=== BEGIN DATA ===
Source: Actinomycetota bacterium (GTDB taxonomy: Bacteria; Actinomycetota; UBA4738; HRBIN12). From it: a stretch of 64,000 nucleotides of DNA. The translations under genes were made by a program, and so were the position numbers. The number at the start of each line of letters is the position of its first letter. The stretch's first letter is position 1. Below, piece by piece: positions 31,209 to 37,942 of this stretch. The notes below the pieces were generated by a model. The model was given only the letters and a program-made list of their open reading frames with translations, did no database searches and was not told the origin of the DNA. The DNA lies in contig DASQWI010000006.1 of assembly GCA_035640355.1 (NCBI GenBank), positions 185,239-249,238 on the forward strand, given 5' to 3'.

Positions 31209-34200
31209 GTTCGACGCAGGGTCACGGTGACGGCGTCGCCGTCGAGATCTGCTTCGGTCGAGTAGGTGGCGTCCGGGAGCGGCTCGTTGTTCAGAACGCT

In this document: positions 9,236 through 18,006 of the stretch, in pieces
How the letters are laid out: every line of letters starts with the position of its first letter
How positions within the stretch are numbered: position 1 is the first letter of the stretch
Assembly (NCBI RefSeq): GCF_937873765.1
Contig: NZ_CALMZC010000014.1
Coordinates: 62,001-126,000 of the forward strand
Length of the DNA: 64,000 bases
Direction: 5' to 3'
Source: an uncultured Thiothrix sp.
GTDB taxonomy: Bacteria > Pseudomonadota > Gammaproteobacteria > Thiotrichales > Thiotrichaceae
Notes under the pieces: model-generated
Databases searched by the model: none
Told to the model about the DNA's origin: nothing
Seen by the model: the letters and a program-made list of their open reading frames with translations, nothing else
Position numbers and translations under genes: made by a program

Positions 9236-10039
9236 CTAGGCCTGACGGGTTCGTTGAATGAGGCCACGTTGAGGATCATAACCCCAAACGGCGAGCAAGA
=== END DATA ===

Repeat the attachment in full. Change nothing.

Source: Actinomycetota bacterium (GTDB taxonomy: Bacteria; Actinomycetota; UBA4738; HRBIN12). From it: a stretch of 64,000 nucleotides of DNA. The translations under genes were made by a program, and so were the position numbers. The number at the start of each line of letters is the position of its first letter. The stretch's first letter is position 1. Below, piece by piece: positions 31,209 to 37,942 of this stretch. The notes below the pieces were generated by a model. The model was given only the letters and a program-made list of their open reading frames with translations, did no database searches and was not told the origin of the DNA. The DNA lies in contig DASQWI010000006.1 of assembly GCA_035640355.1 (NCBI GenBank), positions 185,239-249,238 on the forward strand, given 5' to 3'.

Positions 31209-34200
31209 GTTCGACGCAGGGTCACGGTGACGGCGTCGCCGTCGAGATCTGCTTCGGTCGAGTAGGTGGCGTCCGGGAGCGGCTCGTTGTTCAGAACGCT

In this document: positions 9,236 through 18,006 of the stretch, in pieces
How the letters are laid out: every line of letters starts with the position of its first letter
How positions within the stretch are numbered: position 1 is the first letter of the stretch
Assembly (NCBI RefSeq): GCF_937873765.1
Contig: NZ_CALMZC010000014.1
Coordinates: 62,001-126,000 of the forward strand
Length of the DNA: 64,000 bases
Direction: 5' to 3'
Source: an uncultured Thiothrix sp.
GTDB taxonomy: Bacteria > Pseudomonadota > Gammaproteobacteria > Thiotrichales > Thiotrichaceae
Notes under the pieces: model-generated
Databases searched by the model: none
Told to the model about the DNA's origin: nothing
Seen by the model: the letters and a program-made list of their open reading frames with translations, nothing else
Position numbers and translations under genes: made by a program

Positions 9236-10039
9236 CTAGGCCTGACGGGTTCGTTGAATGAGGCCACGTTGAGGATCATAACCCCAAACGGCGAGCAAGA